Floating Workbench Extension




Introduction: Floating Workbench Extension

Good afternoon Instructables Land.

I wound up making a little extension shelf for my workbench. You may have noticed, I have been using my Dremel on a little slide out extension on a desk. But I am tired of getting sawdust in the main part of the house. Also it slides back and forth if I put any lateral pressure on it. While I liked the 270 degree approach angle that the little board offered, I needed something more substantial. That is when I started thinking thinking ....

***Warning the following is a train of thought and the author cannot be held responsible for any derailments. ***

...What do I have that is substantial that would withstand the rigors and stress of working on stuff? *light bulb* My workbench is substantial and I love the stupid thick heavy top. I wonder if I can get more of that desktop particle board? HMMM I could just clamp a section on top of the existing bench. However that would be too easy, besides I want it to be flush with the existing top for really big projects.

I suppose I could make bracket to support it from underneath. Then I would probably keep hitting my knees on the support and just get angry. What about a floating shelf, but beefier? One never knows unless one tries, off to the hardware store. Hmmm I better sketch this out...

I took a couple measurements of the table top, then asked the maintenance guy at work if he had any more desk parts laying around. As luck would have it he had a narrow L from a typing desk that he wanted the metal drawers for and gave me the narrow top. So the new 18.5 inch wide top was the same 1.25 Inch thick desktop that I already have.

Now I just need to cut it down to length and mount it some how.

I figured I could probably pick up some 1/2 inch steel round rod and perhaps use it to support the accessory top but I don't know how it would hold up to weight. So I did just that. The shelf was mounted using 1/2 steel rod and now Ill show you how I did it as it seems to bear weight just fine.

As always if you like what I am doing feel free to subscribe and any votes are helpful, Thank you.

Tools Used.

  • Circular saw
  • Drill with 1/4 drill bit and a 7" long x 1/2" wide ship builders auger bit
  • Reciprocating saw with metal cutting blade
  • Framing (speed) square
  • Clamps
  • Level
  • Tape measure
  • Pencil
  • Big Hammer
  • Scrap wood block


  • 18 1/2" x 36" desk top (free)
  • 1/2" x 36" Steel round stock ($6)
  • Spray Oil ( to lube the saw blade)

Step 1: Cutting It Down to Size

All right tinkerers the first step is to get the acessory table/shelf cut down to size.

I measured out precisely 16 inches from the edge to my saw blade. Then laid out my level square to function as a fence for my circular saw. If I keep the saw flush against the "fence" I should be able to rip out a nice straight edge to mount against the table. Set the depth to 1/2 inch and .....

Yeah.... So I measured out precisely 14 inches and clamped my square to compensate for the saw wandering in the last cut and proceed to cut the table top using 2 consecutive cuts as to not bog down the saw blade.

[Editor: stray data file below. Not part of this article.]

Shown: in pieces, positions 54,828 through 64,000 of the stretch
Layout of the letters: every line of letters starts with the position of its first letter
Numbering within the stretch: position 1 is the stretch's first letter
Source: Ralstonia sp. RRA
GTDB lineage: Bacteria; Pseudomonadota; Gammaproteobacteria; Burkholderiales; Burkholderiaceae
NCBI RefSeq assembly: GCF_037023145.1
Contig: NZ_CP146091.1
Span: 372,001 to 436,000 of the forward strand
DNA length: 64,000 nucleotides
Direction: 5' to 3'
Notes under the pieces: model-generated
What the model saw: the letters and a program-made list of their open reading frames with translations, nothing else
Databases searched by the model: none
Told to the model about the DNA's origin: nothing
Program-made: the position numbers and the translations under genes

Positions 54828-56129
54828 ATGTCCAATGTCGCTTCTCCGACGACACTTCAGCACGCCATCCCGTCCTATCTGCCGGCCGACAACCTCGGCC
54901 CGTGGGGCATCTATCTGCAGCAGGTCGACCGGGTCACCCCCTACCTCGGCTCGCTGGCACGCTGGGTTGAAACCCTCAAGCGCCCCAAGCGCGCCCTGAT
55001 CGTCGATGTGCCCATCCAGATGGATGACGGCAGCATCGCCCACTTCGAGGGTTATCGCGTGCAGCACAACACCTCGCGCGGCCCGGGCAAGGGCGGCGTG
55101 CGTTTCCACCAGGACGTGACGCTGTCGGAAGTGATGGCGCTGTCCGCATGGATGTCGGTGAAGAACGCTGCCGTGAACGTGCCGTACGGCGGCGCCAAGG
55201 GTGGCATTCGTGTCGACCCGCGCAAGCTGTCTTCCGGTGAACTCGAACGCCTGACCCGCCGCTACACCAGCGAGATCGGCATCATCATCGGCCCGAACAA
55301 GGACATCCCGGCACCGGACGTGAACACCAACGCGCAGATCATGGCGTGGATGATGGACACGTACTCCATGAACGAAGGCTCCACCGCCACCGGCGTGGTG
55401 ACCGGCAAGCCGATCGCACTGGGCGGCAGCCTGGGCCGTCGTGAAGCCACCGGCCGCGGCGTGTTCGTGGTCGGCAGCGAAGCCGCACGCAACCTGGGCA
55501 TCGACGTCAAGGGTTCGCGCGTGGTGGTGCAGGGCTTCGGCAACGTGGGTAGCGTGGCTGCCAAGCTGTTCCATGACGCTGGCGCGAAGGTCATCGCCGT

So I have a resulting shelf that is 18 1/2 inch wide by 14 inches long. And it is nice and square... well rectangular but you know what I mean.

Step 2: Drilling the Holes.

Allright now it is time to drill the holes. Since we know we need the holes exactly as it will be mounted.

  1. Using the speed square draw 2 lines, 1/2 inch from the top of the bench, and shelf finished sides
  2. Now flip the shelf over so that the lines are facing you. Clamp it into place so that it is square with the bench below and flush with the edges. the finished tops should be facing each other.
  3. Measure 4 inches in from the sides and draw a vertical line intersecting with the 2 lines drawn earlier. When the holes are drilled in this manner they should line right up with the ones in the bench top allowing the 1/2 inch bars to hold the shelf up.
  4. Drill pilot holes at the intersections of the lines ensuring that they are at 90 degree angles to the bench and shelf.
  5. After your pilot holes are drilled mount a 1/2 inch Shipbuilders auger into your drill and measure it from the chuck face to the tip of the drill omitting the pilot screw. Mine resulted in a length of about 6 inches.
  6. Drill 1/2 inch holes square to the edges of the table/shelf.

Step 3: Measure Out and Cut the 2 Bars

Ok remember that 6 inch bit depth from earlier? Now we need to cut some bar to fit into place. Assuming that there will be some residual sawdust in each hole I decided that the bars should be 11 1/2 inches in length this will allow 1/4 inch for each hole to allow for compression of sawdust.

  1. Mount the 1/2" bar into a vise
  2. Measure out and mark 11 1/2"
  3. With a metal cutting blade on a reciprocating saw. slowly cut the bar to lenth giving the piece a squirt of oil to keep the blade cool.
  4. repeat steps 2 & 3 to make a second bar.

Step 4: Drive It on Home

  1. Using the drilling hammer drive the 1/2" rods into the holes on the work bench until you get to a depth of about 5 3/4 inches
  2. Then guide the shelf onto the rods
  3. using the drilling hammer and a wood block drive the shelf into place taking care not to destroy the finished edge of the shelf.

That is it the bench now has an accessory table to allow more detail work and support wider projects.
Thanks for following along and keep tinkering on.

I was doing some measuring of the bench and the accessory shelf when I finally took a measurement from the table top 37 inches. The table saw I ordered is 36 inches from the floor to tabletop. I will just need to make a 1 inch riser for the table saw so this shelf with the bench top will make a nice longer support.



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